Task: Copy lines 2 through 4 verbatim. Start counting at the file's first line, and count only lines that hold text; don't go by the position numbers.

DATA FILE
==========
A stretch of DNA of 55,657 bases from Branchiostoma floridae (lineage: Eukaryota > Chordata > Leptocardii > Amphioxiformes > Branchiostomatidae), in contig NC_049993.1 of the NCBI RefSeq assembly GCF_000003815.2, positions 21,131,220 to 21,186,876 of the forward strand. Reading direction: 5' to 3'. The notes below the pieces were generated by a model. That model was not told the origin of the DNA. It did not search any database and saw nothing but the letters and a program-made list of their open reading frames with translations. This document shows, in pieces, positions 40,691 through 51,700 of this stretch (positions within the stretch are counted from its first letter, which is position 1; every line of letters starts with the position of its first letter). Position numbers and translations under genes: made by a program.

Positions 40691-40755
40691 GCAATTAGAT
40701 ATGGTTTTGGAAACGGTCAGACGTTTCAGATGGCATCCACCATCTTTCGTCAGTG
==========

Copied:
Positions 40691-40755
40691 GCAATTAGAT
40701 ATGGTTTTGGAAACGGTCAGACGTTTCAGATGGCATCCACCATCTTTCGTCAGTG